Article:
21 Chapter 1 Introduction Computer networks in general, whether serving the local, medium or wide area, and in particular, the globally spanning aggregation known as the Internet (henceforth referred to simply as the network) remain in a period of unprecedented and exponential growth. This growth is not only in terms of the number of communicating hosts, links and switching or routing nodes; but also encompasses new technologies and modes of use, new demands and expectations by users, and new protocols to support and integrate the functioning of the whole. Heavy demands are made by new overlaying technologies (e.g. streamed audio and video) which carry with them additional requirements for timely delivery and guaranteed loss rates the concept of Quality of Service (QOS) becomes significant; the growth of distributed computing makes new demands in terms of reliability. Sheer growth in the size of the network and volume of traffic carried places strain on the existing infrastructure and drives new physical technologies, routing paradigms and management mechanisms. Within this context the ability to observe the dynamic functioning of the network becomes critical. The complexity of interlocking components at both physical and abstract levels has outstripped our capacity to properly understand how they inter-operate, or to exactly predict the outcome of changes to existing, or the introduction of new, components. 1.1 Introduction The thesis of this dissertation may be summarised thus: observation of the network and the study of its functioning have relied upon tools which, largely for practical reasons, are of limited capability. Research relying upon these tools may in consequence be restricted in its scope or accuracy, or even determined, by the bounded set of data which they can make available. New tools and techniques are needed which, by providing a richer set of data, will contribute to enhanced understanding of application performance and the system as a whole, its constituent components, and in particular the interaction of the sub-systems represented by the network protocol stack.
22 22 Introduction The hypothesis follows that such improved tools are feasible, and is tested by the design and implementation of a new monitoring architecture Nprobe which is then used in two case studies which would not have been possible without such a tool. 1.2 Motivation This section outlines the motivation underlying passive network monitoring and the development of more capable tools by which it can be carried out. The following sections (1.3 and 1.4) introduce the desirability of monitoring a wider range of protocols and suggest the attributes desirable in a monitor which would have this capability The Value of Network Monitoring The term network monitoring describes a range of techniques by which it is sought to observe and quantify exactly what is happening in the network, both on the microcosmic and macrocosmic time scales. Data gathered using these techniques provides an essential input towards: Performance tuning: identifying and reducing bottlenecks, balancing resource use, improving QOS and optimising global performance. Troubleshooting: identifying, diagnosing and rectifying faults. Planning: predicting the scale and nature of necessary additional resources. Development and design of new technologies: Understanding of current operations and trends motivates and directs the development of new technologies. Characterisation of activity to provide data for modelling and simulation in design and research. Understanding and controlling complexity: to understand the interaction between components of the network and to confirm that functioning, innovation, and new technologies perform as predicted and required. The introduction of persistent HTTP connections, for instance, was found in some cases to reduce overall performance [Heidemann97a]. Identification and correction of pathological behaviour Passive and Active Monitoring The mechanisms employed to gather data from the network are classified as passive or active, although both may be used in conjunction.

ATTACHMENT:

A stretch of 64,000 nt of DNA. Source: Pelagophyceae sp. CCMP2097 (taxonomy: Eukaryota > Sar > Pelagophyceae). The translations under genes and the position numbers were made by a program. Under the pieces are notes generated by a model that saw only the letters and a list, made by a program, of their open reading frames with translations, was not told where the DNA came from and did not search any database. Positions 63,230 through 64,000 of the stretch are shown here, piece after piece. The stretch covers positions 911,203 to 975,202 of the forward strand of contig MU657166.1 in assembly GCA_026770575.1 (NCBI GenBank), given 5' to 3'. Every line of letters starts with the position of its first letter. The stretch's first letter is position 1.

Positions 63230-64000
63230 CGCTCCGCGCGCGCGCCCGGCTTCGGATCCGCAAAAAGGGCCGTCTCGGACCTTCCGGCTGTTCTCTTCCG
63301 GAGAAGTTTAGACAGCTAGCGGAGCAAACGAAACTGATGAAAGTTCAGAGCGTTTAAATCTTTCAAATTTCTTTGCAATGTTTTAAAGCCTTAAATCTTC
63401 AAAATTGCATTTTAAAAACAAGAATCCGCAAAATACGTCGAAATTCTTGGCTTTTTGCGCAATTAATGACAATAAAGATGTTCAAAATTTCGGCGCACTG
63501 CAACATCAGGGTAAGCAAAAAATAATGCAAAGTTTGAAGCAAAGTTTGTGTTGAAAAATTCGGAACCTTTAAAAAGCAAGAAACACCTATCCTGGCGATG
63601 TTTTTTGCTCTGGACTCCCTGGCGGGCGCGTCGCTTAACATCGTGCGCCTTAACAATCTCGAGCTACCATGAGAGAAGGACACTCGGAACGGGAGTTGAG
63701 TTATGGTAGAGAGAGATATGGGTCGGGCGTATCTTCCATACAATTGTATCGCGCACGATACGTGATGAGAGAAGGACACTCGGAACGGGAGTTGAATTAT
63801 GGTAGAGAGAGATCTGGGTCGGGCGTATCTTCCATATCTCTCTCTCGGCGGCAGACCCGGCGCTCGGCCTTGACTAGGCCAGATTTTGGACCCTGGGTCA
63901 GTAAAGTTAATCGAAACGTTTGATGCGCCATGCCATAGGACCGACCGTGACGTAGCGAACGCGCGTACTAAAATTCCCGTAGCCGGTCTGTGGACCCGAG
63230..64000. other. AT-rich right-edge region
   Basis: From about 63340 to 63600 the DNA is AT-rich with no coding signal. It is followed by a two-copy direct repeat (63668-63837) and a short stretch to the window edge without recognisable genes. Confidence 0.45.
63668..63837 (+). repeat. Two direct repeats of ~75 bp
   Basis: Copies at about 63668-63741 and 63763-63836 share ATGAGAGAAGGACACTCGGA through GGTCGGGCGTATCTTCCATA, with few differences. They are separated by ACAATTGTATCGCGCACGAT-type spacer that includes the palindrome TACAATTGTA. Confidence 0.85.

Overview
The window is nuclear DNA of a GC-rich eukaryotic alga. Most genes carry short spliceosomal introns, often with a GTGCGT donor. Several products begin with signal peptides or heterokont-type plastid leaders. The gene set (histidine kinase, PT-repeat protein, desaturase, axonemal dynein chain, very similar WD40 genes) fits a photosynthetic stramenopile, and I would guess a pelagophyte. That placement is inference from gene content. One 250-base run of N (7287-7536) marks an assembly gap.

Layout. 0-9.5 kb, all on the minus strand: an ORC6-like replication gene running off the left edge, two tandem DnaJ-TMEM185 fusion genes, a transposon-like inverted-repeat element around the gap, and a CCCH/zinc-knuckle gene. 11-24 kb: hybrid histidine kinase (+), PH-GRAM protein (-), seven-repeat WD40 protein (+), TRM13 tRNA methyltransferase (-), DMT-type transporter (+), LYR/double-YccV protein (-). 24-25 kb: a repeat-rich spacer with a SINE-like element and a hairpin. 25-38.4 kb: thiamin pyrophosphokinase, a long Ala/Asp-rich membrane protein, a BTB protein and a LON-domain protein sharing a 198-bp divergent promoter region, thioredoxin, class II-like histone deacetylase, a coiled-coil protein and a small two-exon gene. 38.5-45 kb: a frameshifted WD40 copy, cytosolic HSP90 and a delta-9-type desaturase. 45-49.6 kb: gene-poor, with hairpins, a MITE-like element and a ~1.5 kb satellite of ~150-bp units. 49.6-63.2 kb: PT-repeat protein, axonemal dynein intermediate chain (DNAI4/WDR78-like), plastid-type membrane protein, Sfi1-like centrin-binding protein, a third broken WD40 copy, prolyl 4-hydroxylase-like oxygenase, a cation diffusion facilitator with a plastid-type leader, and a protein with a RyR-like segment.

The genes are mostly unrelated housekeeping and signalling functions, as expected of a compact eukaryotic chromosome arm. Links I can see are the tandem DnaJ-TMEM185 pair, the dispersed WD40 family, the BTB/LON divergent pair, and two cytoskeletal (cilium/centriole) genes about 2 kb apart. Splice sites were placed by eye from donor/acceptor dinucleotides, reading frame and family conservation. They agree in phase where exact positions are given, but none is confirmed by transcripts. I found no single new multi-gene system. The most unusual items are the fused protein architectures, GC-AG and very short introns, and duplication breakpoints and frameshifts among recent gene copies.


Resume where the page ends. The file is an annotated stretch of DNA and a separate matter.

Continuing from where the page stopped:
23 1.2 Motivation Passive Monitoring Passively monitored data is collected from some element of a network in a non-intrusive manner. Data may be directly gathered from links on-line monitoring using probes 1 (e.g. tcpdump) to observe passing traffic, or from attached hosts (usually routers/switches or servers, e.g. netflow [Cisco-Netflow], Hypertext Transfer Protocol (HTTP) server logs). In the first case the data may be collected in raw form (i.e. the unmodified total or part content of passing packets) or may be summarised (e.g. as protocol packet headers). All or a statistical sample of the traffic may be monitored. In the second case the data is most commonly a summary of some aspect of the network traffic seen, or server activity (e.g. traffic flows [netflow], Web objects served, or proportion of cache hits). Data thus collected is typically stored for later analysis, but may be the subject of real-time analysis, or forwarded to collection/analysis servers for further processing. The strength of passive monitoring is that no intrusion is made into the traffic/events being monitored, and further in the case of on-line monitoring by probes attached to a network attached directly to network links that the entire set of data concerning the network s traffic and functioning is potentially available. The weakness, particularly as network bandwidths and the volume of traffic carried increase, is that it becomes difficult to keep up with the passing traffic (in the processing power required both to collect the data and to carry out any contemporaneous processing) and that the volume of data collected becomes unmanageable Active Monitoring Active network monitoring, on the other hand, is usually concerned with investigating some aspect of the network s performance or functioning by means of observing the effects of injecting traffic into the network. Injected traffic takes the form appropriate to the subject of investigation (e.g. Internet Control Message Protocol (ICMP) ping packets to establish reachability, HTTP requests to monitor server response times). The data gathered is largely pertinent only to the subject of investigation, and may be discarded at the time of collection, or may be stored for global analysis. Specificity of injected traffic and results may limit the further usefulness of the data gathered. There is always the risk that the injected traffic, being obtrusive, may in itself colour results or that incorrect or inappropriate framing may produce misleading data Challenges in Passive Monitoring When considering passive monitoring, issues of maximising potential information yield and minimising data loss arise. 1 Here and elsewhere in this dissertation the term probe is used to describe a data capture software system, and the computer on which it runs, connected to a network for monitoring purposes.